An Expert System for Improving Nuclear Emergency Response
The accidents at TMI-2 and Chernobyl have produced initiatives aimed at improving nuclear plant emergency response capabilities. Among them are the development of emergency response facilities with capabilities for the acquisition, processing, and diagnosis of data which are needed to help coordinate plant operations, engineering support and management under emergency conditions .
An effort in this direction prompted the development of an expert system. EP (EMERGENCY PLANNER) is a prototype expert system that is intended to help coordinate the overall management during emergency conditions.
The EP system was built using the GEN-X  expert system shell. GEN-X has a variety of knowledge representation mechanisms including AND/OR trees, Decision trees, and IF/THEN tables, and runs on an IBM PC-XT or AT computer or compatible. Among the main features, EP is portable, modular, user friendly, can interact with external programs and interrogate data bases. The knowledge base is made of New York State (NYS) Procedures for Emergency Classification, NYS Radiological Emergency Preparedness Plan (REPP) , and knowledge from experts of the NYS Radiological Emergency Preparedness Group and the Office of Radiological Health and Chemistry of the New York Power Authority (NYPA).
In its initial configuration, for an onsite user EP can determine the emergency level classification of the event by asking questions about plant parameters (based on the Emergency Action Levels or EALs). If the user is offsite, EP provides a list of the necessary actions required by the REPP for individuals in each organization participating in the emergency response.
Currently, EP can access an external file with plant data. Future work includes reading data directly from the plant computer or Safety Parameter Display System (SPDS). The system is being validated by implementing various drill scenarios and comparing the results obtained to those predicted.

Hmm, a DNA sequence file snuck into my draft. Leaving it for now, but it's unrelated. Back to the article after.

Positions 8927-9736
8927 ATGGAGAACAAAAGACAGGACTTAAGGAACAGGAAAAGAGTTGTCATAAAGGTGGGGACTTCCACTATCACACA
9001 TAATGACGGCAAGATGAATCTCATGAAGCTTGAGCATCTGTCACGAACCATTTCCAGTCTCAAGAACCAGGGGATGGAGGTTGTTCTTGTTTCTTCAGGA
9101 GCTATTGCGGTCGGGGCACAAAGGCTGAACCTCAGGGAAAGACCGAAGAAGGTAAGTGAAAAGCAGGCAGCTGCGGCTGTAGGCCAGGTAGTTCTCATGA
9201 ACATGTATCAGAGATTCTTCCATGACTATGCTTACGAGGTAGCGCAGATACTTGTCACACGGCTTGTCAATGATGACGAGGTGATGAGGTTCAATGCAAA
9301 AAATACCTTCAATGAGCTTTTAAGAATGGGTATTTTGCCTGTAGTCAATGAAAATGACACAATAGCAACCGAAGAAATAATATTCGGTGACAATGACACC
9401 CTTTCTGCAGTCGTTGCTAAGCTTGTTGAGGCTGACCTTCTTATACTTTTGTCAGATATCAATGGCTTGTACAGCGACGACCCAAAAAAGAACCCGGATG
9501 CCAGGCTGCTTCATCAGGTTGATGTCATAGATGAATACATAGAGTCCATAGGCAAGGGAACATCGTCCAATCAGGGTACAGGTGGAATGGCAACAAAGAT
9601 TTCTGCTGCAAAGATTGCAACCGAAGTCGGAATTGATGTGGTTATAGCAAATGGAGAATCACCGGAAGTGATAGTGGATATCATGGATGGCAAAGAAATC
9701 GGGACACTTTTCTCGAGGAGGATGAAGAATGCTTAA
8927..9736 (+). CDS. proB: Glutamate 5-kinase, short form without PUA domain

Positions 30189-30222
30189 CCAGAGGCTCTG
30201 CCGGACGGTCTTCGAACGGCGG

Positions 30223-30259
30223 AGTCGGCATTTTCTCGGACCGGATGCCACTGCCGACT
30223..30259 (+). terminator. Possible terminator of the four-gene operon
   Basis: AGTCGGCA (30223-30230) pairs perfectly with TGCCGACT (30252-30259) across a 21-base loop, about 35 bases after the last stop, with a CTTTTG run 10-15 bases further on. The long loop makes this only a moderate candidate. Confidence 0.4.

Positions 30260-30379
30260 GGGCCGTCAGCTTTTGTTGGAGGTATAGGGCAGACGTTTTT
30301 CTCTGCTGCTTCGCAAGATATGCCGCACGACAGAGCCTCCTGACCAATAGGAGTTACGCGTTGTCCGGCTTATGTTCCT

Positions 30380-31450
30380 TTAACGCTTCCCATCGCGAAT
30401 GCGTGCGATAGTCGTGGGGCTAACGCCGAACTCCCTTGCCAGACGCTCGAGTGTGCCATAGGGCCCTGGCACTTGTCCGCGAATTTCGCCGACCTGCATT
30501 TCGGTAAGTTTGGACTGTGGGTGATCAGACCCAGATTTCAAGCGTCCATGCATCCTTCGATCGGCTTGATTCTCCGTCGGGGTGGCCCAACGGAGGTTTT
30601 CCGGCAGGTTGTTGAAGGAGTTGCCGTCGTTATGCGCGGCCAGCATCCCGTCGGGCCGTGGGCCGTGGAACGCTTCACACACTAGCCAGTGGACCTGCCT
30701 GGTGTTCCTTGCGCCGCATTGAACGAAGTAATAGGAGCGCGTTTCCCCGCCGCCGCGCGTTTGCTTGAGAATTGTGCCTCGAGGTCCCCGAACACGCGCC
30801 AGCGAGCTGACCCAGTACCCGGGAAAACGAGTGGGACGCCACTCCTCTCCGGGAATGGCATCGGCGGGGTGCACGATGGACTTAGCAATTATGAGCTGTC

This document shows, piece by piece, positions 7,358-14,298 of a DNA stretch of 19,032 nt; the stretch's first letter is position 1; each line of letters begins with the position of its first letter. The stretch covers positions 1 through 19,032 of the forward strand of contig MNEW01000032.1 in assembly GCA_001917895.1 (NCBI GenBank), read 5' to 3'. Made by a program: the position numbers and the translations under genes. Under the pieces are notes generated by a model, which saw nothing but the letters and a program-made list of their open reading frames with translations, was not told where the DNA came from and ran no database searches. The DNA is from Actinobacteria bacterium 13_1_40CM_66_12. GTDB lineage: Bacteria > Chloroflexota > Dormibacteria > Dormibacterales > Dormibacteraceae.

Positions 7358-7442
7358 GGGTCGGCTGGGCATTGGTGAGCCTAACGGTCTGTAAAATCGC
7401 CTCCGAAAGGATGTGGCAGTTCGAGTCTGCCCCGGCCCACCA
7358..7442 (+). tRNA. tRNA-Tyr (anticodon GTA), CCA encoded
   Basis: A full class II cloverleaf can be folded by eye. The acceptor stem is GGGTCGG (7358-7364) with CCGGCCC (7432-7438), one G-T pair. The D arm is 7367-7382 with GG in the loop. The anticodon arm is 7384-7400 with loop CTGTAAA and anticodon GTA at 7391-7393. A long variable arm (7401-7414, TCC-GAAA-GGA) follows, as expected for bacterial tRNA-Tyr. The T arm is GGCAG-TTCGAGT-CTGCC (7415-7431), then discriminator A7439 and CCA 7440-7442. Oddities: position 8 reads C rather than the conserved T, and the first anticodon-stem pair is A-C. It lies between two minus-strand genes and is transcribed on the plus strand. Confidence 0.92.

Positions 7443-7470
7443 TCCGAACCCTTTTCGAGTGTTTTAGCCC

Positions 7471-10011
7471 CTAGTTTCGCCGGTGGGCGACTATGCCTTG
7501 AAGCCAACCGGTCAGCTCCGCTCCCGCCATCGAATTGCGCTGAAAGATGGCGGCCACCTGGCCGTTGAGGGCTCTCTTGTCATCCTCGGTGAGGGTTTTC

We believe that the use of expert systems by plant operators, when making decisions of potential safety risk, can act as a check and a source of valuable information, and help increase the overall safety of the plant.
KeywordsExpert System Emergency Response Emergency Condition Radiological Emergency Emergency Preparedness
Unable to display preview. Download preview PDF.
- 1.Workshop on Emergency Response Facilities Prepared by Nuclear Software Services, Inc., Report # NSAC/57, Feb. 1983.Google Scholar
- 2.GEN-X Version 1.0 User’s Manual, General Electric.Google Scholar
- 3.New York State Radiological Emergency Preparedness Plan Prepared for the Disaster Preparedness Commission of the State of New York by the Radiological Emergency Preparedness Group, July 1984.Google Scholar
- 4.Critical Function Monitoring System Algorithm Development, D.L. Harmon, IEEE Transactions on Nuclear Science, Vol. NS-31, No. 1, Feb. 1984.Google Scholar
- 5.DASS: A Decision Aid Integrating the Safety Parameter Display System and Emergency Functional Recovery Procedures, EPRI NP-3595, Aug. 1984.Google Scholar
- 6.D.E. Sebo, M.A. Bray, M.A. King, Reactor Safety Assessment System, Second Expert Systems Ingovernment Conference, McLain, VA, EGG-M-11886, Preprint.Google Scholar
- 7.D.D. Sharma, D.W. Miller, B. Chandrasebaran, Design of an Artificial Intelligence System for Safety Function Maintenance, ANS Winter Meeting, San Francisco, CA, Nov. 10–14, 1985, Vol. 50, p. 294.Google Scholar
- 8.A.B. Long, Computerized Operator Decisions Aids, Nuclear Safety, Vol. 25, No. 4, July-Aug, 1984.Google Scholar
- 9.Summary and Evaluation of Scoping and Feasibility Studies for Disturbance Analysis and Surveillance Systems (DASS), EPRI NP-1684, Dec. 1980.Google Scholar
- 10.Salame-Alfie, A. “An Application of Expert Systems Methodologies to the Analysis of the Safety Systems in a Nuclear Power Plant”, Rensselaer Polytechnic Institute, Ph.D. Thesis, (December 1987).Google Scholar